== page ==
During that time period, Mitt Romney really didn't respond forcefully in any kind of way responding to those attacks, and right now, up until this point, Mitt Romney has not sat down for an extensive interview to deal with these outsourcing questions, these other questions about his business career at Bain Capital.

And the question I think becomes as these attacks continue, can he continue that approach, can he keep doing that? You heard him today go on the attack on health care and on the Supreme Court case with respect to immigration. He is going to continue to do that, try to tie those cases to President Obama's inability to get the economy roaring. But at the same time, as long as the Obama campaign continues these Bain attacks, the question becomes at what point does he respond and how?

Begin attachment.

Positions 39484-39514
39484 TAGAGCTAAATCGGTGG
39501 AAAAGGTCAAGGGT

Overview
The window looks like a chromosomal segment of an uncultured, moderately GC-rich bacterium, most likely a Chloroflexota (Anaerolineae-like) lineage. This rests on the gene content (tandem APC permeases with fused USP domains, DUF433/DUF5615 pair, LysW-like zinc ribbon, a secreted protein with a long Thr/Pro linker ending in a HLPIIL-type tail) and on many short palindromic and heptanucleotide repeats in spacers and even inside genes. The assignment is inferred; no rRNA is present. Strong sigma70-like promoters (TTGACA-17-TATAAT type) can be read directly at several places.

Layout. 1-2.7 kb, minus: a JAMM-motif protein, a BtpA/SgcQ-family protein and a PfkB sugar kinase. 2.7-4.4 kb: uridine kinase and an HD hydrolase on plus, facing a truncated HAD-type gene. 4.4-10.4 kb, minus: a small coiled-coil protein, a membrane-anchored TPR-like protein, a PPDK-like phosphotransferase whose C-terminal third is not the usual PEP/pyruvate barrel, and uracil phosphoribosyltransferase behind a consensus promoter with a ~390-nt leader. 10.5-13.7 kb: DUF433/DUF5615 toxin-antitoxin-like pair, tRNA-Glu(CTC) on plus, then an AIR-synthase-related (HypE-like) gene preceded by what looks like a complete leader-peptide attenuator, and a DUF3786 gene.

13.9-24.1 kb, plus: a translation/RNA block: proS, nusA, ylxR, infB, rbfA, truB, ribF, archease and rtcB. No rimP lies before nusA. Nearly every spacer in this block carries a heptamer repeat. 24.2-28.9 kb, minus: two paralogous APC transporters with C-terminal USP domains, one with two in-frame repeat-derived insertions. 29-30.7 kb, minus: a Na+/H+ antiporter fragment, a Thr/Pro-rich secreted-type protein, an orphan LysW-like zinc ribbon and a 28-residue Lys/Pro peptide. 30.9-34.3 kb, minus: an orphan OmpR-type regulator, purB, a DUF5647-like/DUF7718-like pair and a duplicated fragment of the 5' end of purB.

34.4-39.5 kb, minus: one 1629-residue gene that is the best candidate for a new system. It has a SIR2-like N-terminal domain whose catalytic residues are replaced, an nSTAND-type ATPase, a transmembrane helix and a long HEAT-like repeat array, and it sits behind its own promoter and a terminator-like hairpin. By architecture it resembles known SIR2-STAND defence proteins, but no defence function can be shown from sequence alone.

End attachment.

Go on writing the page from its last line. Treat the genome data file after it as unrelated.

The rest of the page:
KING: And, Jim, do they get frustrated that the company, those who are still at Bain, don't do more? We have seen from time to time, and recently one pretty tough statement from Bain criticizing the president's campaign strategy, but as you know, there are a lot of Romney supporters in Bain, but there are also a lot of Obama supporters inside Bain Capital raising money for the president.

I know some Democrats who are not unhappy, but they haven't been willing to speak publicly yet. Does that bother Romney?

ACOSTA: I haven't had a chance to ask Mitt Romney that question, and he hasn't taken a lot of questions about Bain and about what his business colleagues feel over there.